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"They've signed up for a certain degree of hardship during these journeys," Sovcik says of asylum seekers in general. "But at that moment when they believe they've reached a place they can ask for help, they're handcuffed and taken into cold rooms. They have no idea what's going on. There's a certain degree of shock in that experience that adds to the intensity of their trauma."
Research has shown that the longer asylum seekers are incarcerated, the more emotionally fragile they become. A team led by Dr. Allen Keller, an associate professor of medicine at the NYU School of Medicine and director of the Bellevue/NYU Program for Survivors of Torture, interviewed 70 asylum seekers detained in New York, New Jersey and Pennsylvania for a study published in The Lancet in 2003.
"What we found were very alarmingly high levels of psychological distress among asylum seekers in detention," Keller says. "There was a clear correlation between the length of time in detention and the severity of these symptoms, including depression, sadness, and hopelessness, as well as profound symptoms of anxiety and post-traumatic stress."
In 2009, ICE issued new parole standards: If arriving asylum seekers pass a "credible fear" interview, they can be eligible for release. Nevertheless, the U.S. Commission on International Religious Freedom issued a report in April 2013 concluding that ICE "continues to detain asylum seekers under inappropriate conditions in jails and jail-like facilities."
A spokesman for ICE did not respond to repeated requests for comment for this story.
Megan Bremer, who helped organize the LIRS's pilot program, says her organization received approval from ICE before agreeing to discuss the project.
"Until there's some movement from Congress on the bed mandate, ICE really feels its hands are tied," Bremer says. "Unfortunately, there's a lot of divisive rhetoric right now and fear-mongering about who is coming into this country."
In New York and New Jersey, two women have been instrumental in securing the release of asylum seekers. The first is New Jerseyan Sally Pillay, program director at First Friends, a nonprofit group that provides the simple but vital service of visiting immigrants who might otherwise remain isolated behind bars. Ebullient and loquacious, 36-year-old Pillay may well have spent more time inside the detention centers than anyone except the guards and staff.
Beyond providing moral support, Pillay helps detainees keep in touch with their families, refers them to pro bono legal services and sometimes serves as a 24-hour on-call cab service when people are paroled.
"The facility where most asylum seekers are, it's horrible. If you go outside, you're surrounded by toxic fumes and the smell is unbearable," Pillay says. "When somebody is released, they have no transportation. Do they care? No. [ICE] calls us and says, 'Hey, can you take this person to the train station?' It can be 10 or 11 at night."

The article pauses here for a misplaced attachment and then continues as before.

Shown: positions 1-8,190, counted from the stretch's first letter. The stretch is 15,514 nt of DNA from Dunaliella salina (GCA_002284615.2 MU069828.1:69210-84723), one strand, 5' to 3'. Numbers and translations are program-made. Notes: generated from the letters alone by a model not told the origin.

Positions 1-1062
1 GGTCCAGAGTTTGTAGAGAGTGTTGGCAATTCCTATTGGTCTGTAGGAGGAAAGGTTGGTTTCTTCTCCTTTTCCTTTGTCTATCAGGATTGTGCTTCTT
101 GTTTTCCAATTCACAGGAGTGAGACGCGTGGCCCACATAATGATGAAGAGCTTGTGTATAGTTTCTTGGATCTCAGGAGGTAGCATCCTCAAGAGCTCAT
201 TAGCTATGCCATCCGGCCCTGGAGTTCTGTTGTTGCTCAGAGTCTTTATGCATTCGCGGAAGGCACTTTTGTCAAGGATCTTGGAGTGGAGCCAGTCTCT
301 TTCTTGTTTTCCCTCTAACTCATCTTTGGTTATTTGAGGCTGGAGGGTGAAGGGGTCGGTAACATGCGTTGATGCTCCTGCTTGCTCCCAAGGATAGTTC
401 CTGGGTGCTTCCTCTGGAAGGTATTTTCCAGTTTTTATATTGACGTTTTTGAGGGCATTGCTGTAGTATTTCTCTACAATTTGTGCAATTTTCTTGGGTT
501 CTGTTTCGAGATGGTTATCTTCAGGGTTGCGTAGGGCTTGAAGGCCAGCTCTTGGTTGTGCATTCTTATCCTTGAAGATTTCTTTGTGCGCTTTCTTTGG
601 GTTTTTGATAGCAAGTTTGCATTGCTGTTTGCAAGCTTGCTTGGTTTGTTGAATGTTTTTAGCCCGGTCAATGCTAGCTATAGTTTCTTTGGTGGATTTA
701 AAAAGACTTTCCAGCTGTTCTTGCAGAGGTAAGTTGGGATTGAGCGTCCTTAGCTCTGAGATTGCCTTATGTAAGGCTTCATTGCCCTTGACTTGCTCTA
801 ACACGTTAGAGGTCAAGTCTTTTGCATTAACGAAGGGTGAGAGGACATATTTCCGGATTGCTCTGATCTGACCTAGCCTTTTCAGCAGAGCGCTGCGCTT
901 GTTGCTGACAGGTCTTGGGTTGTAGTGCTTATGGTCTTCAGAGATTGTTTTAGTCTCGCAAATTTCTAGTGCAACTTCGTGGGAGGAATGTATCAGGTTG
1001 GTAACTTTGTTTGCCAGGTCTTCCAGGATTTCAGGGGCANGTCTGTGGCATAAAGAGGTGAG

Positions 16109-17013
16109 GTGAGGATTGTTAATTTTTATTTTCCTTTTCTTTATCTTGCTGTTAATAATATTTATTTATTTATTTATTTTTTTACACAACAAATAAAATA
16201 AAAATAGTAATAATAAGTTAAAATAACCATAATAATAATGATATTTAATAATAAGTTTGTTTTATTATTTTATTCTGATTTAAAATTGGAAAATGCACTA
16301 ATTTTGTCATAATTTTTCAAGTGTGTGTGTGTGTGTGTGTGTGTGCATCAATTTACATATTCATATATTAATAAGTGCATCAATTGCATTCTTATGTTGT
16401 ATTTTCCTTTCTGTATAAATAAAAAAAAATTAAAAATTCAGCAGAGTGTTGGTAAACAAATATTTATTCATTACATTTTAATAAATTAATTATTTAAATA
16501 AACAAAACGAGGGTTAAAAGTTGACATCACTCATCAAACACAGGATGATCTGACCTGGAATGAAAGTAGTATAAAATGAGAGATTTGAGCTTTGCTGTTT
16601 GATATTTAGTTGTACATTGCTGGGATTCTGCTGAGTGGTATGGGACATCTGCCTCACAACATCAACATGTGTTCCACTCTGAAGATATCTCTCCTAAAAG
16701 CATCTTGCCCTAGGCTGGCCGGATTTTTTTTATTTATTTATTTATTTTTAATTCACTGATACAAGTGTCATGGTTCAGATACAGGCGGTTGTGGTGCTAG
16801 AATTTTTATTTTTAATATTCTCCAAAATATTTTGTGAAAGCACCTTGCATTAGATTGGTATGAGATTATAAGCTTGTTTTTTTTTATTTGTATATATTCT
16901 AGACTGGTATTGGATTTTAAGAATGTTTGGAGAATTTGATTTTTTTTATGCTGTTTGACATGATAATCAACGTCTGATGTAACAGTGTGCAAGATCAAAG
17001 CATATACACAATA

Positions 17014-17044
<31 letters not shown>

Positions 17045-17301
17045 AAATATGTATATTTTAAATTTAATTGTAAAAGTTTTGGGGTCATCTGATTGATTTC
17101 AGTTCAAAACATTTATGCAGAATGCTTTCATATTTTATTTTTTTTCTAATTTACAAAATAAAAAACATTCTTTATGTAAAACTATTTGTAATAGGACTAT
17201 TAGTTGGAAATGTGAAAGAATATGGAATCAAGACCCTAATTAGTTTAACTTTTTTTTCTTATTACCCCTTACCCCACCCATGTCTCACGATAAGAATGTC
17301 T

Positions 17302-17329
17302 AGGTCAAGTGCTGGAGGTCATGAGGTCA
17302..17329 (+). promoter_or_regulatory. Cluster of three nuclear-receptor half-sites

In order to qualify for parole, asylum seekers are required to confirm their identity and show proof of "community ties," which, practically speaking, entails proving they have a friend or family member with a spare bedroom. It's harder than it sounds: Documents may have been lost, stolen or confiscated, and asylum seekers seldom have local contact to rely on.
Since June, Pillay has participated in the LIRS pilot program, coordinating with community members (mostly churchgoers) willing to host an immigrant. In seven months, she has found shelter for seven asylum seekers. "We rely on the kindness of strangers," she says. "You're asking somebody not to charge any money or anything. It can be a burden sometimes. We have to rely on the generosity of host families."
Pillay's counterpart in New York is Jamila Hammami, director of the Brooklyn Community Pride Center's Queer Detainee Empowerment Project. Hammami says detention for LGBT asylum seekers can be especially nightmarish. LGBT detainees are fifteen times more likely to be sexually assaulted than their heterosexual counterparts while incarcerated, according to a 2013 report from the Center for American Progress. They're also more likely to end up in solitary confinement, a tactic that keeps them separated from other inmates.
"They're victims of torture and persecution, but when you're put in a detention center, you're not safe there, either," Hammami says. "It's like being in a microcosm of the community that you're trying to flee. The psychological damage is huge."
Clement Lee, a staff attorney at Immigration Equality, a nonprofit group that advocates for LGBT asylum seekers, describes situations in which detainees live in perpetual fear of having their sexuality revealed, knowing that it will lead to physical and verbal abuse by guards and other inmates.
"When I talk to clients by phone, they're looking over their shoulder left and right to make sure nobody is listening," Lee says. "I have to encourage clients to use code words when talking to me about being gay or transgender. This is a country that offers humanitarian protection, but they don't feel safe even when they're applying — there's something a little disjointed about that."
Finding housing for parolees is only half the battle. Asylum seekers aren't allowed to look for employment until 180 days after they've filed their application, and bureaucracy and backlogs can delay work authorization for months. Legally barred from finding a job, they are forced to subsist on handouts.